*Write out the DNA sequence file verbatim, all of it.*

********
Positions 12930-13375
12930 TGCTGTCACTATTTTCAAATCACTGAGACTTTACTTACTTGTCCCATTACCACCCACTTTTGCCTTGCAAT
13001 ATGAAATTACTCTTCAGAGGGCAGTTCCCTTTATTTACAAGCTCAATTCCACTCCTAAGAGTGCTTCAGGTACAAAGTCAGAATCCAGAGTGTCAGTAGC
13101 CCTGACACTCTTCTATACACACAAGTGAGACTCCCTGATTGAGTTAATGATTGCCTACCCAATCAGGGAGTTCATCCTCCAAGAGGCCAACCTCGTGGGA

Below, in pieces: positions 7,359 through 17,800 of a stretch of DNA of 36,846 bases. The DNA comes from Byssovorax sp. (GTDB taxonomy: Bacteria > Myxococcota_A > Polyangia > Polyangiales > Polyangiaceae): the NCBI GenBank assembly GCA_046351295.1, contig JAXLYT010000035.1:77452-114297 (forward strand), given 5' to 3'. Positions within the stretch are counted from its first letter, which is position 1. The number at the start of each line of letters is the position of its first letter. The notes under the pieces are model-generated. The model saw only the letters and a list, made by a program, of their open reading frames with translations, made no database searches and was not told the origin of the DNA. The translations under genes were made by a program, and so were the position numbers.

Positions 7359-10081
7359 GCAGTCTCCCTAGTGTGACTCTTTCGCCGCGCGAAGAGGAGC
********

Positions 12930-13375
12930 TGCTGTCACTATTTTCAAATCACTGAGACTTTACTTACTTGTCCCATTACCACCCACTTTTGCCTTGCAAT
13001 ATGAAATTACTCTTCAGAGGGCAGTTCCCTTTATTTACAAGCTCAATTCCACTCCTAAGAGTGCTTCAGGTACAAAGTCAGAATCCAGAGTGTCAGTAGC
13101 CCTGACACTCTTCTATACACACAAGTGAGACTCCCTGATTGAGTTAATGATTGCCTACCCAATCAGGGAGTTCATCCTCCAAGAGGCCAACCTCGTGGGA

Below, in pieces: positions 7,359 through 17,800 of a stretch of DNA of 36,846 bases. The DNA comes from Byssovorax sp. (GTDB taxonomy: Bacteria > Myxococcota_A > Polyangia > Polyangiales > Polyangiaceae): the NCBI GenBank assembly GCA_046351295.1, contig JAXLYT010000035.1:77452-114297 (forward strand), given 5' to 3'. Positions within the stretch are counted from its first letter, which is position 1. The number at the start of each line of letters is the position of its first letter. The notes under the pieces are model-generated. The model saw only the letters and a list, made by a program, of their open reading frames with translations, made no database searches and was not told the origin of the DNA. The translations under genes were made by a program, and so were the position numbers.

Positions 7359-10081
7359 GCAGTCTCCCTAGTGTGACTCTTTCGCCGCGCGAAGAGGAGC